Get Out of the Office and Go See Your Donors

Get Out of the Office and Go See Your Donors

January 31st, 2013

by Andy Canada


If you are reading this blog, stop reading and pick up the phone and set three appointments to personally visit with your donors and prospects.

Okay, maybe you can finish reading this before you start calling, but if your job description calls for you to personally solicit gifts on behalf of your organization then you need to get out of the office.

Many times when we are working with clients one of the key focus areas during our discussions is ensuring leadership, staff, and volunteers are dedicating enough time to personally visit with donors and prospects.

Getting out of the office and talking with donors is the best way to build a strong relationship.  Fundraising is about building relationships and connecting donors to your organization.

It sounds easy enough and everyone knows they need to be visiting with donors, but in many cases it is an area that doesn’t receive enough attention.

Development staff members are juggling many priorities at the same time and in some cases also take on projects that might not directly impact fundraising. While all of the activities may be important to the organization , it would be difficult to find anything more important than personally visiting with your donors.

Your time is valuable so be effective and efficient in your process. Here are some basic steps to help you keep a focused approach:

  • Identify the prospects that you want to visit within the next 30 to 90 days.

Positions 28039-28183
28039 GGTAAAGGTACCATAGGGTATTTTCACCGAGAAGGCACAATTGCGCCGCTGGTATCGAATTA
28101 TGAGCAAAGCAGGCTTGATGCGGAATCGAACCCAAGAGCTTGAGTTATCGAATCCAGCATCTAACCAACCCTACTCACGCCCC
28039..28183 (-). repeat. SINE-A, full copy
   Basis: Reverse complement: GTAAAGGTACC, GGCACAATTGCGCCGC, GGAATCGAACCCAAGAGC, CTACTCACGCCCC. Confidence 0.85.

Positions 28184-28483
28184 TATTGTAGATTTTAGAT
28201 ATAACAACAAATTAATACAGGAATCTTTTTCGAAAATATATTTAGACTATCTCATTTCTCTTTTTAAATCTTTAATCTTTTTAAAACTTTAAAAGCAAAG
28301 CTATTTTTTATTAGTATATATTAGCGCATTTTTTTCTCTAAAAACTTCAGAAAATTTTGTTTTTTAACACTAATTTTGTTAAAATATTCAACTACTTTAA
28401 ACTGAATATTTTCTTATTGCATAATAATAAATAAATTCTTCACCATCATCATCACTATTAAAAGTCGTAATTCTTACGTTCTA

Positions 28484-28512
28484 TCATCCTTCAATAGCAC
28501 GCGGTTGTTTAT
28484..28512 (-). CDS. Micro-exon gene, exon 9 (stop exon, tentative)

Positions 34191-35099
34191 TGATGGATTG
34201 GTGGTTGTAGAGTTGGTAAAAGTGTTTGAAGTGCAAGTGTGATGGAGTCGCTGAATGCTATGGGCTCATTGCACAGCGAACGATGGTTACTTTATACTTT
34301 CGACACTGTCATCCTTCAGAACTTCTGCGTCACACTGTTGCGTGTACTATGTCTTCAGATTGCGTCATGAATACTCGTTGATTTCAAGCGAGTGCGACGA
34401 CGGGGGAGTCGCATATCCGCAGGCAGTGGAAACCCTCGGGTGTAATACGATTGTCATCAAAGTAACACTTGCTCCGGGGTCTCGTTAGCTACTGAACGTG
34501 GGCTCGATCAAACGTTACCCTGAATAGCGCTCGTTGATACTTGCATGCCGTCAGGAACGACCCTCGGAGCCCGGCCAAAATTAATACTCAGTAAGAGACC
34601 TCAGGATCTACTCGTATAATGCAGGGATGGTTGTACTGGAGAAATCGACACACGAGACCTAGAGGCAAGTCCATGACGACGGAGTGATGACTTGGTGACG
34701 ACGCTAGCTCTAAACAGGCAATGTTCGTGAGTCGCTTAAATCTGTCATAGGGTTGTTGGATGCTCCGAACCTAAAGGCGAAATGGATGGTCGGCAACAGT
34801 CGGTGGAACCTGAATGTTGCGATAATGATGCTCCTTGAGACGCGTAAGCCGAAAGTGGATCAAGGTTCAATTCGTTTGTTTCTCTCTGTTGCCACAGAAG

• If travel is required, develop a plan for when you are able to be in a certain area and group your calls together to ensure you are utilizing your time the best you can.
  • Block your calendar and make calls. This process can take longer than you expect. You will be leaving messages, waiting for call backs, exchanging emails, etc. Just be sure you allow yourself time.
  • Don’t be discouraged. It’s easy to stop making phone calls when you can’t reach someone or get turned down for a donor meeting. But you have to be persistent and keep calling and trying to connect with the prospects on your list.
  • Have an agenda set for each of your visits. What is your goal for this visit? Is it to close a gift? Learn more about a donor’s connection to your organization? You need to have a goal in mind for each visit.  The discussion might take you down a new path, but you should go into the visit with a goal in mind.

Visiting with donors should be one of the most enjoyable and rewarding parts of the job. You are learning about a donor, their connection to the organization, educating the donor about the organization, and finding ways to strengthen that connection. The result will be increased support for your organization and more job satisfaction for you.

The process can feel overwhelming at times and it is easy to put off until tomorrow or next week, but it is important to make it a priority.

So stop reading and set up appointments today!

For more information on building an effective, systematic major gift program, download the JGA tip sheet.


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